1. Sarah

    April 5, 2019 at 1:16 am

    This is absolutely ridiculous. Tolkien Brought to light real life conditions and broke barriers using fantasy. Use your brain.

    Point 1: “There are hierarchies, and that proves he is Imperialist.” Completely wrong. There are hierarchies but those are man made in Tolkien’s world. If Tolkien was Imperialist, then why does the whole Fellowship consist of different “races” and why do Hobbits (seemingly the lowest among everyone) end up receiving the highest honor and destroying the ring when no one else could?

    Point 2: “Orcs are the dark folk.” Um yeah they are the incarnation of what happens when evil conquers a person’s mind or when people mistreat others so bad, it ruins them. Read up on the Simarillion and learn that Orcs are actually elves who came in to Melkor. Just because something is called evil and dark does not make Tolkien imperialist or racist or anything negative.

    Point 3: There isn’t enough focus on women. This claim is the dumbest thing I’ve ever heard. You know what? There were 3 main women presented in LOTR and at least 1 more in Simarillion. All of these ladies stand out far above the hoards of males in the books. Quality over quantity. Arwen did not simply wait for Aragorn. She saved Frodo so without the quest would have failed. Éowyn is strong and brave in a time when women were looked to be frail (Since Tolkien wrote that shouldn’t that mean he was trying to tell his audience something – like women are equal and as capable as men to fight for country?) Finally, Galadriel – um she is one of the oldest Elves left so yeah she is super powerful and she did so much in Simarillion it’s ridiculous.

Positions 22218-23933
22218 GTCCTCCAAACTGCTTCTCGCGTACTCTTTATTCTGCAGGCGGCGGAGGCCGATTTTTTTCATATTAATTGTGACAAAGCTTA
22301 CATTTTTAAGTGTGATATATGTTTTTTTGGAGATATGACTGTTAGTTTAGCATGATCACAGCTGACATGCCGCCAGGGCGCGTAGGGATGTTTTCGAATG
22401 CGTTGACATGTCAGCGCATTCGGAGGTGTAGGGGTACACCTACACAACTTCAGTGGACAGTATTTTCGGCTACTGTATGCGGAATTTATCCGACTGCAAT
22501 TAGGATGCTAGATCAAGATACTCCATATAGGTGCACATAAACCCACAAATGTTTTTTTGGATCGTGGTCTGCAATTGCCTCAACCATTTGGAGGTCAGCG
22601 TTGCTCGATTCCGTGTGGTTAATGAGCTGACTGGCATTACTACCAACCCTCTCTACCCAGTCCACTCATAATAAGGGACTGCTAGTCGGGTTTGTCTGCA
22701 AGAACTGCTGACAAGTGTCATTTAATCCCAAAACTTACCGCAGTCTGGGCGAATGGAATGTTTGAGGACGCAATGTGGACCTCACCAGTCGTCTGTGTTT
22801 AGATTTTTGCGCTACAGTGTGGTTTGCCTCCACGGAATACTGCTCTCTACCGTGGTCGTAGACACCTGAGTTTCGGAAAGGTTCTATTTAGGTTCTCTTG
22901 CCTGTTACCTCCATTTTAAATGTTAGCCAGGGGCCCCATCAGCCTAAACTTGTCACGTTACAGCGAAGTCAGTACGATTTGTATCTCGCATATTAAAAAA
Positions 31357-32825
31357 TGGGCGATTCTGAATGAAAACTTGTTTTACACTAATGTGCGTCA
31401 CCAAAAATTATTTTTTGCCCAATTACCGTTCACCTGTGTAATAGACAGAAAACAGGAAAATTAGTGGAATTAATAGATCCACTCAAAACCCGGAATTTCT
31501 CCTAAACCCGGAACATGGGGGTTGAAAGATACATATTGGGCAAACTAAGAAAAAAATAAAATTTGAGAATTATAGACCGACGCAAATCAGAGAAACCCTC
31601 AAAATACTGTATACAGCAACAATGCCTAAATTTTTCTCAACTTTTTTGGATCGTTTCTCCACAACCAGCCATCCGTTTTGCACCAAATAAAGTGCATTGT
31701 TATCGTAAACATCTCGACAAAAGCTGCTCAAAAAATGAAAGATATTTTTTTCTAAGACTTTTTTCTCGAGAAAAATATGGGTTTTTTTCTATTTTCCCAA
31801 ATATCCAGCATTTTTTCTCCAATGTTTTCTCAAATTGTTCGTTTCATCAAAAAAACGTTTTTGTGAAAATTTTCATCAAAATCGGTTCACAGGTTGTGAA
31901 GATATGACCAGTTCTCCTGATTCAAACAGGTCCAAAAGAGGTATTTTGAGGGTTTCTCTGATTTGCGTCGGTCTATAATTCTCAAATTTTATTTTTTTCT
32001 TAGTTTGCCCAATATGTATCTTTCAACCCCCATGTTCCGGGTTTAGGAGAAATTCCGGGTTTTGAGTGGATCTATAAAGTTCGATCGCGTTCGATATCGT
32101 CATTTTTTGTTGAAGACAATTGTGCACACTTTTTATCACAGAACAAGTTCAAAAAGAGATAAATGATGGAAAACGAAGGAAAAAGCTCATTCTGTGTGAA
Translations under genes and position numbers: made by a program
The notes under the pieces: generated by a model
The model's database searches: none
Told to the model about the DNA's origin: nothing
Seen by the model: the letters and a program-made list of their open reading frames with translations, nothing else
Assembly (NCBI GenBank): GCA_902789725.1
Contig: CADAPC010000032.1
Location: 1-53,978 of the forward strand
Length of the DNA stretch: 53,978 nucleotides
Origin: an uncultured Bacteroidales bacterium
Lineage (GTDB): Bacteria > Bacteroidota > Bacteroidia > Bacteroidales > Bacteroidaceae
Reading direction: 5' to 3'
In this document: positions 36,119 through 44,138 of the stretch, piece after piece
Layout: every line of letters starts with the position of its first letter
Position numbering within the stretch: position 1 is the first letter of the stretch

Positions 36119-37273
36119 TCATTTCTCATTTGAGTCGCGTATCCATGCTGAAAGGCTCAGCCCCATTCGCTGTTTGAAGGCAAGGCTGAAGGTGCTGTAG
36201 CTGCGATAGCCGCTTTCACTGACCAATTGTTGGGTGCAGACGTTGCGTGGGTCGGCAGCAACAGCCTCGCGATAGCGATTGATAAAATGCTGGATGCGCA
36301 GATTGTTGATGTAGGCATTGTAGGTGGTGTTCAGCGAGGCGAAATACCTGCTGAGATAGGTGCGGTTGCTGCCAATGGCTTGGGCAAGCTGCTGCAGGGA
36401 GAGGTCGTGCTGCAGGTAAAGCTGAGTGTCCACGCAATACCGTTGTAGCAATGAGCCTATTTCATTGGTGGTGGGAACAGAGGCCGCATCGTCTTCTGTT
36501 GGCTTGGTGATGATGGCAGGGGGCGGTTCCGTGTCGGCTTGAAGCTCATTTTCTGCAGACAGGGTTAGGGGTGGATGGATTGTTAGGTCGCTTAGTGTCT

Point 5: It is very presumptious (as well as sexist, racist and dare I say it just plain bigoted) to say all of these things about a man just because he is a white man who was Catholic. You made it very clear your prime reasoning for your thoughts was based on this. Leave Tolkien and his masterpiece fantasy alone. Go tackle something that matters.

    By the way, I am a woman.

  2. Ayisha

    December 9, 2018 at 2:36 am

    This is a joke, right? the LOTR books and movies are loved by people of all genders and ethnicities. Including a brown skinned Pakistani immigrant like me. And just because something from pop culture doesn’t fuel your social activism, that doesn’t mean it shouldn’t be allowed to exist. These stories are already so damn long. You want them to be even longer with pointless subplots for female characters that don’t need to be story?